Within a few years, skeleton-like stands of the giant evergreen tree will mar the landscape and ecosystem as the infestation of the hemlock woolly adelgid, an invasive insect, takes its toll.
For the past three years, the forest service and park service have been fighting the adelgids with a predator beetle designed to devour the hemlock marauder. But the beetle breeding laboratories can’t keep up, and it’s time to start preparing for the loss of this anchor tree species, according to Jim Vose, project leader at the U.S. Forest Service’s Coweta Laboratory in Macon County.
“Our lab is leading the research on what losing the hemlock is going to do to the Southern Appalachian ecosystem,” Vose said. “When it dies, there are going to be some big changes. One of the other things we are doing is trying to figure out what to do next.”
Vose has just received $300,000 from the federal government, a sum secured by U.S. Rep. Charles Taylor, R-Brevard.
“Western North Carolina has been hit particularly hard by this pest,” Taylor said in a press release. “Every single county here in the mountains is dealing with serious outbreaks. It is crucial that we find a way to eradicate these pests, and these funds should go a long way in accomplishing that.”
However, scientists have realized that eradicating the hemlock adelgid at this stage of the game is likely a pipe dream. While some of the money will go toward fighting the beetle, scientists are ready to launch research that will prepare the region to cope with the loss of hemlocks.
The loss of hemlocks will have a huge trickle down effect in the environment. It will alter soil nutrients, water quality and wildlife habitat.
“One of the unique roles of hemlock is it is the primary species that occurs along streams, and it has an important role in shading the stream,” Vose said.
Without the hemlocks’ shade, the water could be warmer, making it harder for trout to survive. The soil along the stream banks will be hotter and drier, forcing out moisture-loving salamanders. And when the hemlock topples over, the roots that once held soil in place will be lost, meaning more sediment is likely to runoff into the water. These examples are just scratching the surface of what dead hemlocks will mean.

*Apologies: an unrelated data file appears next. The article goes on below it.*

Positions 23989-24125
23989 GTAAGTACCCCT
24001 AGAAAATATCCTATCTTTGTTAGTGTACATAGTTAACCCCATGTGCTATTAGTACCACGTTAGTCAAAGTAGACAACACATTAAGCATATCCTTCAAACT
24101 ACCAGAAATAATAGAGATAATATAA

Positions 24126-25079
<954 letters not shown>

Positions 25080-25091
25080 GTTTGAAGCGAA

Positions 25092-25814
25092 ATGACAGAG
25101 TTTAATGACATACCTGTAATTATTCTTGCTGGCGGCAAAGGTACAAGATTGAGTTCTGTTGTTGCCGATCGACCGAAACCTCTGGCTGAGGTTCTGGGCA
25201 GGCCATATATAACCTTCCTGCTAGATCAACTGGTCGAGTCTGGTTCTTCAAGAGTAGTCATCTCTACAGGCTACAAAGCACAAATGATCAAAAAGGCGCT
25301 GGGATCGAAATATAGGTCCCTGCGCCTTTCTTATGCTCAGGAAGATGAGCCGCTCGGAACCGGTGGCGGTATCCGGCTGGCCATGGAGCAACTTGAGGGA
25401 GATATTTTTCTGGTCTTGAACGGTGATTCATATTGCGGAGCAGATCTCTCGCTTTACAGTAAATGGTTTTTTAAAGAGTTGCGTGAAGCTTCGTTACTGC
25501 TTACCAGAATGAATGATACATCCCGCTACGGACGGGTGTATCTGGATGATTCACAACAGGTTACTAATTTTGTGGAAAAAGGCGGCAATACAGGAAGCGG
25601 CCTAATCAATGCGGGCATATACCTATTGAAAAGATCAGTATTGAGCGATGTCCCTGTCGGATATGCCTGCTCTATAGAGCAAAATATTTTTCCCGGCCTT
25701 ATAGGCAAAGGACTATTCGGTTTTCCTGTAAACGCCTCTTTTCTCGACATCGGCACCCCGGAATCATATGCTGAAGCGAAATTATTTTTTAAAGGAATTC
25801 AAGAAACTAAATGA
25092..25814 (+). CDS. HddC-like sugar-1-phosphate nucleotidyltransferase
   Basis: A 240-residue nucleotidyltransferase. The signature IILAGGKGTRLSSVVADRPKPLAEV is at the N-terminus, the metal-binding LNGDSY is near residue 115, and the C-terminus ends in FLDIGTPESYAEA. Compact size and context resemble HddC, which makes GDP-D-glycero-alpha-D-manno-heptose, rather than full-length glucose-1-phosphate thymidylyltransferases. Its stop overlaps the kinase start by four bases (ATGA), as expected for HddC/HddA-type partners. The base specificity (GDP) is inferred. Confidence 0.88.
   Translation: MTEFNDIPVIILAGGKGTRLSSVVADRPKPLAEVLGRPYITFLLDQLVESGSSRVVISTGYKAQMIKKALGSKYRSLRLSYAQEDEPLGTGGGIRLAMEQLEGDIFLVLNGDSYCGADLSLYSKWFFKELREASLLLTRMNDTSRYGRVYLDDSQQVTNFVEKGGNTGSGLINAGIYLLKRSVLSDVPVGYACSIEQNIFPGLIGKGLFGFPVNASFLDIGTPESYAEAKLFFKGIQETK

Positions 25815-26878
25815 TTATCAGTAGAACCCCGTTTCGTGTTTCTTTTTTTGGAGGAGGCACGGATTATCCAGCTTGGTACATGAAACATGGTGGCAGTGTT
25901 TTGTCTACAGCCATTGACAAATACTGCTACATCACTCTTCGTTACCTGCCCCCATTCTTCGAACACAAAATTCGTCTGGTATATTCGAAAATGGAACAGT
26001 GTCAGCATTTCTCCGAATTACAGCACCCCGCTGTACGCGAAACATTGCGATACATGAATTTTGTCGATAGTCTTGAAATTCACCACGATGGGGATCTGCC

“One of the other things we are doing is trying to figure out what to do next,” Vose said. “If you do have these large areas of dead hemlocks, what do you do to offset the negative impacts of the hemlock loss? Do you go in and remove it and harvest it and try to plant something back? It’s just daunting.”
Vose’s team isn’t giving up on the fight, however. A portion of the funding will be used to study the pros and cons of methods being used against the adelgid. There are only two real options for fighting the adelgid: the predator beetle and pesticides. Pesticides are being used regularly by the park and forest service to protect a few select hemlock stands until hopefully the predator beetles multiply enough to keep the adelgids at bay.
Vose will try to answer whether the pesticide drifts onto surrounding plants or makes it into streams, killing bugs other than the adelgid.
“What are the possible ramifications of losing those other insects in the soil or in the stream? Is the goal of trying to protect the hemlocks worth the other possible environmental risks?” Vose asked.
There is one potential tool in the fight that is yet unexplored: genetic resistance.
“There is not a high probability there is a genetic resistance, but there is a possibility,” Vose said, citing pockets of hemlocks that survived the adelgid as it worked its way down the Appalachian range from Maine to Virginia, wiping out hemlocks in its slow march south to WNC.
“Some of it might be they survived just because of luck, but there is a possibility there is some kind of inherent resistance,” Vose said.
Adelgids can kill a hemlock within five to seven years of infestation, according to observations in areas already struck. Vose said the warmer conditions of the South have allowed the adelgid to spread faster here than up north and could prove lethal sooner rather than later.
“We are probably within just a few years of beginning to see dead hemlocks,” Vose said.